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Questions:

(a). Advise the directors whether they are liable for breaching the insolvent trading provisions of the Corporations Act 2001. Also advise whether they have any defences available to them if they have in fact breach the insolvent trading provisions.
 
(2). Advise the directors and other officers whether they have any liability for signing off on the 2015 financial accounts.
 
(3). Advise what is the liability of Mr Smith for his actions leading up to the voluntary administration of XYZ Co Ltd? Explain what law might apply to Mr Smith and whether he has breached any duties owed to the company committed any offences.

 

Answers:

(a):

Mr. Smith is a retired director of the company named XYZ CO Ltd. He was not appointed as a director for the present year, 2014, however, he continued to attend many of the business matters within the company and is regularly part of the business meetings to advise and mentor the new directors. In return, Mr. Smith receives a consultancy fee for his work and the new directors generally follow the advice of Mr. Smith in the way in which they should run a company. The company was recently audited and the auditors and directors of the company with the recommendation of the company’s CFO, Brian, signed off the financial accounts in the year 2015 as true and correct. However, at the end of the year 2015, it was found that the company was unable to pay its debts and the company was held insolvent for the year 2015. Based on the facts, the issue that arises here is whether; the directors are liable for breaching the insolvent trading provisions of the Corporations Act, 2001.

A company is considered as a separate legal entity and it has the same rights and powers like that of any other normal person. This means that a company can borrow, enter into contracts and sell or buy its assets[1]. Every company has a director and the directors of the company should remember that the company owns their property, the company is responsible for paying their debts and the money that is invested by the company is for the repayment of their shares. Hence, it may concluded that a company is a separate legal entity[2]. Sometimes it may so happen, that directors are not formally appointed however, they continue to act as directors this is called “shadow directors.” In this case, Mr. Smith is considered as shadow director. He also discharged most of the duties as the director of the XYZ Company. Shadow directors can be held liable for breaches of the laws relating to the duties of the director, even though they were never appointed as a director of the company[3]. The first scenario invokes the provision relating to insolvent trading. “Insolvent trading” is when the directors allow their company to earn debts when the company had become insolvent. The liquidators can hold the directors liable for payment of the debts against the directors of the company the moment liquidation begins. A director may he held personally liable for the payment of the debts at the time when the company became insolvent. A company may be declared as insolvent when it cannot pay its debts. According to section 95 A of the Corporations Act, insolvency means a person who is unable to pay their debts the moment it becomes payable and due. Section 588A of the Corporations Act, 2001, deals with, how directors can be held liable for insolvent trading. According to section 588A, it is the duty of the director to prevent insolvent trading within the company[4]. A director can be held liable for contravening this section when the directors knowingly allow the company to incur the debt when they were aware of the fact that the company was insolvent. Hence, in the given case scenario if we apply section 588A of the Corporations Act, the directors of XYZ Company can be held liable for breaching the provisions relating to insolvent trading. The directors also signed off the financial reports without proper assessment and made a declaration that there is no scope that the company was insolvent. The defences that may available to the directors in this case as per the Corporations Act are as follows:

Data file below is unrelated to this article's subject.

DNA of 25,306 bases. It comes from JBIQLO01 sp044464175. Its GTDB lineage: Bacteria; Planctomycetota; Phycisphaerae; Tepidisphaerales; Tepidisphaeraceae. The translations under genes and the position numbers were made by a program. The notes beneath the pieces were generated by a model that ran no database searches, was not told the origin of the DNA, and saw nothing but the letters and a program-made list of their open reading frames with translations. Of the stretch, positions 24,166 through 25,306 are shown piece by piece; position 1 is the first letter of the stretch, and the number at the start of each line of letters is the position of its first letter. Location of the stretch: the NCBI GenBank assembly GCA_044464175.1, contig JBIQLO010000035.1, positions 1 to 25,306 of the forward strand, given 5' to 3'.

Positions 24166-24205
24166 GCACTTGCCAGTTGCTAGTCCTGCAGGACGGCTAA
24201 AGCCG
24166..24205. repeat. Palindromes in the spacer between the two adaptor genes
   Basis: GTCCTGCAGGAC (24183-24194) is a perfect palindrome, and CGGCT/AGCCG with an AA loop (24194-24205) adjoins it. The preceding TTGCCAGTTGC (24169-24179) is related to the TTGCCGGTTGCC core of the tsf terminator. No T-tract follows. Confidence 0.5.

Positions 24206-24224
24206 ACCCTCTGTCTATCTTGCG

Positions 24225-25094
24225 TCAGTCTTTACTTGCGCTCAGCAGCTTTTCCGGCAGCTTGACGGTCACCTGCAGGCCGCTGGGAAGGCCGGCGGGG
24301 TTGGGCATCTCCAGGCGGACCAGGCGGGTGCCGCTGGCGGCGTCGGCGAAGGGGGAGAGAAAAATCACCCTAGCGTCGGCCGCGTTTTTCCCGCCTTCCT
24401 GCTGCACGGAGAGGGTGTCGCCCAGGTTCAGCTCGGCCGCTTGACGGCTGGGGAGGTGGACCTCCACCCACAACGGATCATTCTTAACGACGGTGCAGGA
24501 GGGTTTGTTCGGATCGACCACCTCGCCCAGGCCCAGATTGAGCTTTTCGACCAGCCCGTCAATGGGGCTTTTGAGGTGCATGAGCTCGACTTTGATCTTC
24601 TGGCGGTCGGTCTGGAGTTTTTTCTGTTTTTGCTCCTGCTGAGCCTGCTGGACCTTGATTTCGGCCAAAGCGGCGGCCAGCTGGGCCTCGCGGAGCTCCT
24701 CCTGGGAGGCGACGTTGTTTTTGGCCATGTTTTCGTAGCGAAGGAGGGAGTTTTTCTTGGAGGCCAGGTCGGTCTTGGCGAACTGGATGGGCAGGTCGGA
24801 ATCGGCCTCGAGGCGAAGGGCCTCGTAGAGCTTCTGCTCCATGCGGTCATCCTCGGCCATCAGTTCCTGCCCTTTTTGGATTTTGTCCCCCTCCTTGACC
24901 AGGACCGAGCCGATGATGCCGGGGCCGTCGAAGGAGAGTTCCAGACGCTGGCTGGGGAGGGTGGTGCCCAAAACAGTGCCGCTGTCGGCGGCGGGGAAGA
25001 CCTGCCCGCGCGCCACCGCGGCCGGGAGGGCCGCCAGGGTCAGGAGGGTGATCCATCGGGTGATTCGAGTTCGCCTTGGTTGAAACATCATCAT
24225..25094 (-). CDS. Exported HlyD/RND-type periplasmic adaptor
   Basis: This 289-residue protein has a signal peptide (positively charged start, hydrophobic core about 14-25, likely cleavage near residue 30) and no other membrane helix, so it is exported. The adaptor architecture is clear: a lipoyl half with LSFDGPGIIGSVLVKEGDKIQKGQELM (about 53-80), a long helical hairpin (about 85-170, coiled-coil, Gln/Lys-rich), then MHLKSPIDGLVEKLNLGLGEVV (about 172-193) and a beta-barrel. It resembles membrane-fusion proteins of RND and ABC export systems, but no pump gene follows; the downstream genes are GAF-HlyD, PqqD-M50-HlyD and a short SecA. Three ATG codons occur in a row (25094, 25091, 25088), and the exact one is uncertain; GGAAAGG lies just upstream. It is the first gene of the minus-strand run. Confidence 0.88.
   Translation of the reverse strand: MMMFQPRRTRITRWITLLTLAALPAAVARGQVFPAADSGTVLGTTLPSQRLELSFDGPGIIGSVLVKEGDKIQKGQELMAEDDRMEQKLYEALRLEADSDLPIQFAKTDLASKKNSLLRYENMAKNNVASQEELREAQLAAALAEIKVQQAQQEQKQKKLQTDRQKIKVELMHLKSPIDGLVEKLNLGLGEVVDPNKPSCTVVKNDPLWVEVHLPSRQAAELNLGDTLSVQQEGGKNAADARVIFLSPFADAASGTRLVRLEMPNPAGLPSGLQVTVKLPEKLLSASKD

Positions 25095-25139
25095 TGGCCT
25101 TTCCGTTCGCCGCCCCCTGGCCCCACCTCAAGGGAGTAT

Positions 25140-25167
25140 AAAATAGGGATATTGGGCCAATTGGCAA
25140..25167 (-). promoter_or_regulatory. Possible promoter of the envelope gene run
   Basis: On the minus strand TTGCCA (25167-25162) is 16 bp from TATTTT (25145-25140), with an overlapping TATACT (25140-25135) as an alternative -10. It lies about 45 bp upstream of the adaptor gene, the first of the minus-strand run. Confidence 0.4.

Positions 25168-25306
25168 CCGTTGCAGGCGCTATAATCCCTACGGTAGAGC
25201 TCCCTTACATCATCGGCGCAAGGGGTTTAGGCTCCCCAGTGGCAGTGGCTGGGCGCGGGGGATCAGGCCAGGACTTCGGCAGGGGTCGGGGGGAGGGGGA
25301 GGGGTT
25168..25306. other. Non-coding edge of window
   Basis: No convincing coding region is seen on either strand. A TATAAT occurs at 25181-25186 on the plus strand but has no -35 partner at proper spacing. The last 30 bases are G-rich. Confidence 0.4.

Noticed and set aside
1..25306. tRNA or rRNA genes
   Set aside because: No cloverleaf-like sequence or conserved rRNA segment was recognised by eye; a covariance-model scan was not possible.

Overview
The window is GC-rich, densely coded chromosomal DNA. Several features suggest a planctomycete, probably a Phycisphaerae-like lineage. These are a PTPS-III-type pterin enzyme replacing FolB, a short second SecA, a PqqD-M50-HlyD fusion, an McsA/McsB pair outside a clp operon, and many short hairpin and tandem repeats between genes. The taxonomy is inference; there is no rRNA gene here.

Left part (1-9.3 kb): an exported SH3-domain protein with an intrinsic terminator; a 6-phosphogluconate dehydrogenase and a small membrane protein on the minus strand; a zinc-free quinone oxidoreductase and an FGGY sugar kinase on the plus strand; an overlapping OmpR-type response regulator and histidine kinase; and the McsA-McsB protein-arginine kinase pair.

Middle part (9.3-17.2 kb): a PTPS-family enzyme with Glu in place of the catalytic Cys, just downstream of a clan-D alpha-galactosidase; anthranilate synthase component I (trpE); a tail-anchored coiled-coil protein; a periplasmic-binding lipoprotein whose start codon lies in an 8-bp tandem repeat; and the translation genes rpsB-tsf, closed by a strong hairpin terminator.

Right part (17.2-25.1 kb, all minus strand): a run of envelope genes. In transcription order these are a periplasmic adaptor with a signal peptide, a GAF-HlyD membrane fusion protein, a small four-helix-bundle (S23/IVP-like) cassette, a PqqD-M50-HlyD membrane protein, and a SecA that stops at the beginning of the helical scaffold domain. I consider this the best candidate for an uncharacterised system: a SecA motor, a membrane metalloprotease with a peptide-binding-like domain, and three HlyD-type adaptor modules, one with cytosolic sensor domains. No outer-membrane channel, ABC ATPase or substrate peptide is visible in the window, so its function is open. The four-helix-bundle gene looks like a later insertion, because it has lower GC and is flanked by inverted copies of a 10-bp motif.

• The directors had all grounds to believe that the company was solvent. In this case, the directors may use this defence, as the CFO audited the company and made a financial report stating that all the records of the company are fine[5].
  • A competent, reasonable person produced all information that made the directors belief that the company was solvent[6].
  • The director had a good reason for not taking part in the management of the company at that particular time.
  • The director took all the reasonable steps to prevent the company from earning debt; this includes attempting to appoint a voluntary administrator for the company that had become insolvent[7]. 
 

(b):

Following the facts that is stated in answer a, it was noted that XYZ Company was recently audited and the directors after proper recommendation of Brian had signed off the financial accounts declaring it as true and correct. As per the Australian Company Law, it is the responsibility of the company to file and lodge financial reports with the ASIC and the reports should contain a column wherein the declaration can be made from the director. This is particularly in regard with the financial report of the company. The declaration that is made by the directors includes:

  • That, in the opinion of the directors, the company shall have all means to pay off their debts as and when they become due on the company[8].